Placebo Beats Bioidenticals for Hot Flashes

by ProfKeith

There is a lot of hoo-hah surrounding so-called bio-identical hormones. Some people, such as Suzanne Somers, make a lot of money from the story they tell and are not likely to give you the true facts. She gets her face Photoshop-fixed to look young and then tells you it’s her herbal regime that keeps her young (I’m saying this because when you meet her in person she looks much older than her touched up photographs and to me using Photoshop is a kind of faking in this particular context).

The truth is, all bio-identicals don’t work as people wish they would. They are NOT natural. Most stuff you buy in that category has been processed in a factory, altered from what Nature made. So in what sense are these products natural?

The science is suspect: several studies have found that black cohosh can help to reduce hot flashes and night sweats, and also to improve mood, but most of this research was funded by companies that make the supplements. There’s also some evidence that red clover could have “modest” benefits for women experiencing hot flashes and night sweats, while improving mental function as well. But it’s not convincing to me.

Now a well-performed scientific study has thrown the cat among the pigeons. I’m sure there will be charges of bad science. But I am a doctor, sympathetic to the idea of herbs being effective and helpful, telling you to beware what you are being told, especially from people who are selling you products.

There is only one bio-identical I allow my wife to take (more of that later). The rest I don’t think work as claimed or could even be dangerous (black cohosh is not safe).

The new study, published in the journal Menopause (Nov/Dec 2009), explains a trial done by Dr. Stacie E. Geller, a professor of obstetrics and gynecology at the University of Illinois, Chicago. Dr. Geller is not at all hostile to the fact that herbal remedies may work.  Far from it. She says they could be helpful for some women.

But she also points to the fact that over-the-counter remedies are largely uncontrolled and variable and could expose a patient to dangerous levels of some substances. The quantities used in the clinical trial were carefully controlled; something you won’t get on the Internet. So be warned.

Her team looked at red clover, black cohosh and conventional pharmaceutical HRT for comparison and used a placebo for control. They randomly assigned 89 menopausal women to take either HRT, black cohosh, red clover, or placebo for a year. The women were experiencing anywhere from 52 to 71 hot flashes or night sweats every week.

The results were disappointing for enthusiasts of herbal therapy. Symptoms were reduced by 34 percent in women taking black cohosh, by 57 percent in women taking red clover; by 63 percent in women taking placebo, and by 94 percent in women on HRT, which was the only therapy significantly better than placebo.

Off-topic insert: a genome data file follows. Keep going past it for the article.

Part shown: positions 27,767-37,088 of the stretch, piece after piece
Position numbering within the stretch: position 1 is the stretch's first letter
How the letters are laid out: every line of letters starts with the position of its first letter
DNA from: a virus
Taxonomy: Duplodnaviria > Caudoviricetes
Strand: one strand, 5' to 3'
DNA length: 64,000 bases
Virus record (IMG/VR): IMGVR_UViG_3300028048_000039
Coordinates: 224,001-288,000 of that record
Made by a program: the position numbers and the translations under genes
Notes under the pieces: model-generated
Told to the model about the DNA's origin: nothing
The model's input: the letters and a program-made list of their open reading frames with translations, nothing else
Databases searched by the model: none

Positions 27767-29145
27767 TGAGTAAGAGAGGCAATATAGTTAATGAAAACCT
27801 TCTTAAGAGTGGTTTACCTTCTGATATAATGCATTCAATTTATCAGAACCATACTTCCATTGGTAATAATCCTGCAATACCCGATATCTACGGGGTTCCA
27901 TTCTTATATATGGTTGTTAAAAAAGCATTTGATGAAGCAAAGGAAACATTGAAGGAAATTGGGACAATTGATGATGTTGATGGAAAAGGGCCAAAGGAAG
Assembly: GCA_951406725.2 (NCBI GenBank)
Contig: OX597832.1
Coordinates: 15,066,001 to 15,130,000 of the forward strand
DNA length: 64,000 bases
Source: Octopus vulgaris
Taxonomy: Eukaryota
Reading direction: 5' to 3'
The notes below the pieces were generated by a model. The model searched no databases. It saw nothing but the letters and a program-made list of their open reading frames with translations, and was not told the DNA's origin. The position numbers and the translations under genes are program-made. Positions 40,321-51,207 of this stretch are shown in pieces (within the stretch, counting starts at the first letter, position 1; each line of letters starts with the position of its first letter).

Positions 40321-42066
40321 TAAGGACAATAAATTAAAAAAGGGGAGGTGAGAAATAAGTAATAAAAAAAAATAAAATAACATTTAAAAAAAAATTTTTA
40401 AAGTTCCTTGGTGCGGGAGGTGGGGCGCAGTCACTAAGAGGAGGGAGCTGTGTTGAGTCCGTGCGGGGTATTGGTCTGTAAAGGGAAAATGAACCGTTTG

Dr. Geller is aware of the dangers of HRT and specifically set out to test the damaging effect of each remedy on verbal memory among menopausal women. Black cohosh and red clover had no effect on any aspect of mental function, but there was evidence that HRT had detrimental effects on verbal memory.

Geller suggest that for women who are really suffering from menopausal symptoms and need help, HRT can be a safe option for some, but she says always take the smallest dose possible for the shortest period of time. For those who can’t or won’t take hormones, Dr Geller suggests black cohosh, with the caveat that you treat it just as you  would a prescription drug, consulting with your physician before starting to take it and seeking out a high-quality product.

Just remember, it causes liver damage, even in therapeutic levels. So take extreme care.

Me? I think you’d do well on red clover or placebo! 57- 63% of success isn’t bad for most drugs. The FDA allows drug companies to say “proven effective for…” when it scored only a few percent over placebo. Often that means as little as 35% response.

There is another answer and a very powerful one: Peuraria mirifica. We docs in the know call it “HRT”, meaning herbal remedy from Thailand, get it? This is the one my wife takes.

I’ll be interviewing the world’s number one expert Dr. I. Sandford Schwarz, from his home in Thailand, where he has been involved in the licensing and scientific study of this amazing herbal bio-identical substance for many years.

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{ 1 comment }

Jean Victor January 11, 2010 at 10:42 pm

Hi Dr. Keith — I would love to know more about this and hear further from you since I’ve been taking bioidenticals for many years. A couple months ago I added 500 mgs. of trans-ferulic acid daily after reading about it on Dr. Lark’s website. I have to say that I don’t think Suzanne Somers is just trying to make a buck, altered photos or not. I have great respect for all she’s attempted to do in educating women and men alike. Regardless, I’m always interested in what you have to say so I look forward to more. Thanks.
Jean

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